“Overall, I think our secondary communication has been good,” Belichick added. “We’ve played a lot of people in a lot of different combinations and that’s sort of forced everybody to really work harder on the communication. It’s not always the same two guys with their own way of communication, whether it’s a signal or a nod or however subtle it is. When you work with a lot of people, you’ve got to build that ability to communicate throughout the entire unit, with whichever players you’re paired up with.”
As Belichick noted after the game, there were several competitive plays by the secondary that prevented scores, such as McCourty and Bradley Fletcher each breaking up would-be touchdown receptions in the red zone.
One look at the highlights Saturday and you could tell Devin McCourty was not exactly happy to be back at starting cornerback.
With Duron Harmon playing McCourty’s old spot of free safety and Patrick Chung starting at strong saftety, McCourty, who has been practicing the last two weeks with the cornerback groups, played exclusively as a corner in Saturday’s 26-24 preseason win over the Saints at the Superdome.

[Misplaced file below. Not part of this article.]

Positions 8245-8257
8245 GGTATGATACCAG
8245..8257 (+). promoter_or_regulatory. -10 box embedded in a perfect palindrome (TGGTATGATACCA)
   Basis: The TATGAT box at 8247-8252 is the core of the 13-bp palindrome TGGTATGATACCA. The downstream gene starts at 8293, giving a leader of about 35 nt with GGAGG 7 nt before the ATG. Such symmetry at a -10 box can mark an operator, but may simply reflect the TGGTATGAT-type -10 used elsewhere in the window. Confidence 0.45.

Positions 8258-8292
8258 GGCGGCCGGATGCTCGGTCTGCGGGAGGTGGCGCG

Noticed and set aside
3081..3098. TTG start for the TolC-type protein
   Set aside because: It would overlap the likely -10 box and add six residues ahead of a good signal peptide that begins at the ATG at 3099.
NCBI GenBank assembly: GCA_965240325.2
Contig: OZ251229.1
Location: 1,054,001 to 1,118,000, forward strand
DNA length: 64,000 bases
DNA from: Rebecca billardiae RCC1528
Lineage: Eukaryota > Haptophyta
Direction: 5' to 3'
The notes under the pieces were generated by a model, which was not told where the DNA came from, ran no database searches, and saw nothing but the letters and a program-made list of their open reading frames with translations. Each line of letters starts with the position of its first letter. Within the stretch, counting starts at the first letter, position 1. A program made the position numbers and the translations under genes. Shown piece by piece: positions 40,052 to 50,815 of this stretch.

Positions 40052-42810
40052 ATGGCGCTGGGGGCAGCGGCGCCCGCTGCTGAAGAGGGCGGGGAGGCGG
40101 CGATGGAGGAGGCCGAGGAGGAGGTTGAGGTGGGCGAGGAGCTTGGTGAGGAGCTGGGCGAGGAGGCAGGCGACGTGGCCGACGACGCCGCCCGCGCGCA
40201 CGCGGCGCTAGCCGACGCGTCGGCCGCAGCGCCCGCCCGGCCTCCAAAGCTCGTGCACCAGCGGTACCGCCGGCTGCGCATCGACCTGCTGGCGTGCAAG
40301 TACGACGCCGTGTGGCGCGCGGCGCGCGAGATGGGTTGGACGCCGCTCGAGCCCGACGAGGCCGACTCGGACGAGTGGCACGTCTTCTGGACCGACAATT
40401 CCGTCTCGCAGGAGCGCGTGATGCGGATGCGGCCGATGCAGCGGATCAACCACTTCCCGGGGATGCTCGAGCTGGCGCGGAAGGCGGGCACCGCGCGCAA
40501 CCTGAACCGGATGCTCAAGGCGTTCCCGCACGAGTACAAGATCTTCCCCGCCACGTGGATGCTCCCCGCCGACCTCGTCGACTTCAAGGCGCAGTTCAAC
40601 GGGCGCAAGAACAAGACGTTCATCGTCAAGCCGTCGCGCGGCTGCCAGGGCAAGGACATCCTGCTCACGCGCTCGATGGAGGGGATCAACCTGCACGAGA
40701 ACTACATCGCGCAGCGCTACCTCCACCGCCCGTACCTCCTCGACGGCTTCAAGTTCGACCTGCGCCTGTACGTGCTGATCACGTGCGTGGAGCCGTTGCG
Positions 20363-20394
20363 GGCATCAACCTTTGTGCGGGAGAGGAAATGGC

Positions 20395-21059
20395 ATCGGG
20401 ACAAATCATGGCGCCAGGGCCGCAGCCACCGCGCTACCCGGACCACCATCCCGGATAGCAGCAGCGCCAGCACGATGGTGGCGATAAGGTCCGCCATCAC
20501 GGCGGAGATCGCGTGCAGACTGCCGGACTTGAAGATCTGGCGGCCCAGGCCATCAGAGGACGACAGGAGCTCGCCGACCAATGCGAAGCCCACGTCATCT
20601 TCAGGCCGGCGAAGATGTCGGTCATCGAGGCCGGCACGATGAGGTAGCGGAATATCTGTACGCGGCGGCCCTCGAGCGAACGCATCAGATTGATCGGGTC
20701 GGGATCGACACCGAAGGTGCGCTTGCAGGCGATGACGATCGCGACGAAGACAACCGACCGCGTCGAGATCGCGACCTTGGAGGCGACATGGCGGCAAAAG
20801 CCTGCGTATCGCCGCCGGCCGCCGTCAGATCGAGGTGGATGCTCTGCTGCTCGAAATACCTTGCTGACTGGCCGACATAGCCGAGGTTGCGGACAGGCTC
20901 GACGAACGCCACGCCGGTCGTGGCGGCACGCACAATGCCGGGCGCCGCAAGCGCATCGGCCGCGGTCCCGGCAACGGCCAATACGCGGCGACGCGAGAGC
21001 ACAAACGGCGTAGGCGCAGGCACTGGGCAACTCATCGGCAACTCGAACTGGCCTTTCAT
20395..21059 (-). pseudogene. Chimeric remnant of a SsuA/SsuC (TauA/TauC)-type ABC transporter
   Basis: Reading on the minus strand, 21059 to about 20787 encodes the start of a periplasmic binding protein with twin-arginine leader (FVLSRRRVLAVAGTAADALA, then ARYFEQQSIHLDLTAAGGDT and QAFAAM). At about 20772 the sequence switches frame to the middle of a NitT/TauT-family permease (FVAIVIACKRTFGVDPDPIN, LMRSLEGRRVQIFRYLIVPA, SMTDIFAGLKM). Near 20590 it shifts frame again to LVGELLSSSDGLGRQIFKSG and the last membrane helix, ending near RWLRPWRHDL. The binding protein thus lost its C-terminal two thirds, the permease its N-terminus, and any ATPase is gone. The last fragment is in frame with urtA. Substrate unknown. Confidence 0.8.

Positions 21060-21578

The six-year veteran, who just signed a new five-year, $47.5 million contract two days before free agency was targeted by Drew Brees several times in the first three series.
The results were mixed, and that’s probably being kind even by McCourty’s own admission to reporters after the game.
“It didn’t feel great and I don’t think it looked great,” said McCourty, who also admitted that he hoped the move by the defensive coaching staff was experimental and not permanent.
The results weren’t all bad. McCourty broke up a certain touchdown connection from Drew Brees to Brandon Coleman, forcing the Saints to settle for a field goal on their first drive. Bill Belichick, after the game, gave props to McCourty for his effort on that play. But on the second and third series, Brees appeared to be picking on McCourty just a bit, completing an 18-yard pass to Brandin Cooks to the Patriots’45. The next play, Cooks ran past McCourty and eventually Duron Harmon for a 45-yard touchdown pass on a post route.
McCourty got the start at right corner over the likes of Bradley Fletcher and Tarell Brown, who got some looks at the slot or “star” corner spot on the inside.